SI2023 – A-5 – Tracking the Movements, Migrations, and Seasonal Residency of Atlantic Halibut (Hippoglossus) in the Sable Gully – Elizabeth Bateman

The northeastern tip of Sable Gully, a large submarine canyon near Sable Island, is one of the few known juvenile Atlantic Halibut “hotspots” on the Scotian Shelf. The Atlantic Halibut Council, in collaboration with Fisheries and Oceans Canada, Acadia University, Dalhousie University, and the Ocean Tracking Network (OTN), has deployed an acoustic receiver array and is now monitoring 144 km2 of this hotspot. This is the first acoustic telemetry project for Atlantic Halibut in Canada and provides valuable baseline information on the seasonal residency and movements of both juvenile and adult halibut through three detection methods: fixed receiver detections, active glider tracking, and opportunistic detections on other receiver networks maintained by the Gully Marine Protected Area (MPA), OTN, and their extensive network of collaborators throughout the Northwest Atlantic. Since 2020, 245 halibut ranging from 50-141 cm fork length have been acoustically tagged. After nearly 2 years and over half a million detections, this project suggests three migratory contingents occurring within the Sable Gully region: resident halibut that occupy the area year-round, seasonal migrants that return to the area annually, and dispersive halibut that undergo long-distance migrations. Detections of halibut on the Gully MPA receiver array deeper into the canyon indicate extensive movement into and out of the protected region. Halibut is Atlantic Canada’s most valuable groundfish, so new information on the movements of both juvenile and adult halibut will improve our understanding of stock structure and enable more sustainable management of this recently recovered species.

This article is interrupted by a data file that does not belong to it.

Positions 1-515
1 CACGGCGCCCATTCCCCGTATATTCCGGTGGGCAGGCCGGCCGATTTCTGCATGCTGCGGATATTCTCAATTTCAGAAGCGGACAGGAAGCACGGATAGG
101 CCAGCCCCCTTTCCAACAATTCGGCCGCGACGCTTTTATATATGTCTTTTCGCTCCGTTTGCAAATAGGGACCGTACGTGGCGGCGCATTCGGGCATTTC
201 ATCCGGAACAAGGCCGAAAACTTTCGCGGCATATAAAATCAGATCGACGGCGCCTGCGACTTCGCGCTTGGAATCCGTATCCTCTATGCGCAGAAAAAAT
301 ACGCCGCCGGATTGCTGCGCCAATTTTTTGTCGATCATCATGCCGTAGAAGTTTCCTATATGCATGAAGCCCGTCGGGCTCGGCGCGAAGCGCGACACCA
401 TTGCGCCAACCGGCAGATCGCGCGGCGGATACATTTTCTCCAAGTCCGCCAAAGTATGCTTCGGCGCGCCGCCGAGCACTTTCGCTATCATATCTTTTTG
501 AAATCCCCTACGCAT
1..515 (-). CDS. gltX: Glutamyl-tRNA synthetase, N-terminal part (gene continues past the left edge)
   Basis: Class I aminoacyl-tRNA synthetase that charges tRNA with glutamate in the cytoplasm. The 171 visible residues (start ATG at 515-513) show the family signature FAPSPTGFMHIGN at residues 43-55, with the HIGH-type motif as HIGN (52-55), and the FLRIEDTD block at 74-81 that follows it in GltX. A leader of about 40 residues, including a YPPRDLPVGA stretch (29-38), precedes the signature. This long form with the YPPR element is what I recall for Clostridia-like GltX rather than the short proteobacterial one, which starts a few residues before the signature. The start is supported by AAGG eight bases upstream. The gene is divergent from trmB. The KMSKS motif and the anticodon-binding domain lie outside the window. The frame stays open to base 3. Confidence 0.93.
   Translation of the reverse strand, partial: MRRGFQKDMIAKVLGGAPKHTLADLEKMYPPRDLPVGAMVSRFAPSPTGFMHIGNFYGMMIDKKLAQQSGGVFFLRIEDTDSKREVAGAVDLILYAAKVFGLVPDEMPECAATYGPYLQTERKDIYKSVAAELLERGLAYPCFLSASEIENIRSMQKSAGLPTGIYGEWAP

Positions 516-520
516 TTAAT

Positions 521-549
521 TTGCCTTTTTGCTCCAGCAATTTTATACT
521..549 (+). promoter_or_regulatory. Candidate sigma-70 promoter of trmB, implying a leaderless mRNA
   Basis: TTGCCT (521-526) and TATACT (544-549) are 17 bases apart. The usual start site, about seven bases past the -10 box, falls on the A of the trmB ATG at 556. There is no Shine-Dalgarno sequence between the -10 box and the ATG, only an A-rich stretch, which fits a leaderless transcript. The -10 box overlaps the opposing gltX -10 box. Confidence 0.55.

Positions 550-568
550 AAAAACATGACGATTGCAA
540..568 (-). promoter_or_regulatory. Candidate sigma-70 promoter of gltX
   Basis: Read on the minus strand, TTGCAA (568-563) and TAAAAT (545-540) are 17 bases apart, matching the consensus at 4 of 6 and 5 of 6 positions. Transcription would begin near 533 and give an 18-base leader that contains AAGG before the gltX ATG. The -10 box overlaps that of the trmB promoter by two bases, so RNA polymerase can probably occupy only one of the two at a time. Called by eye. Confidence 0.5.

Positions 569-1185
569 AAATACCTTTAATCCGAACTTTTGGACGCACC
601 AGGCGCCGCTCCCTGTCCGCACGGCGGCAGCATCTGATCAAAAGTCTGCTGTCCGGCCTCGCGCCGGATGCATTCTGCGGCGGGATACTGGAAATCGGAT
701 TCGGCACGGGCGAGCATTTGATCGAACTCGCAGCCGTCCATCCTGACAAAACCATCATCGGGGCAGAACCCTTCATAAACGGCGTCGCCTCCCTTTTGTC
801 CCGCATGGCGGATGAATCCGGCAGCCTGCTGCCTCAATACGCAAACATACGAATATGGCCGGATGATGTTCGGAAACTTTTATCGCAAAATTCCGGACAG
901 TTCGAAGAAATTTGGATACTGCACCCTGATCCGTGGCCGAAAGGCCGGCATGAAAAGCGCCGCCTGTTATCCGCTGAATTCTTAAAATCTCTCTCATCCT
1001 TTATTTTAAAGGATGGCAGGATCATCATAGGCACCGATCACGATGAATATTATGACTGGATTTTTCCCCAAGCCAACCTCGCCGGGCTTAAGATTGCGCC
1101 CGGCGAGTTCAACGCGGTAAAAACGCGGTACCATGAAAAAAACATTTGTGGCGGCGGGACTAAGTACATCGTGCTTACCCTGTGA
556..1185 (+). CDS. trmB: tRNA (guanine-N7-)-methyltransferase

Elizabeth Bateman has been fascinated by Sable Island since I was a kid, and although I never had a chance to set foot on the dunes, I was fortunate enough to find myself working at sea on a project that took me out to the Gully within sight of the island. This unique, rugged slice of land inspires so much awe and it is a dream come true to be studying a facet of this system’s marine ecology.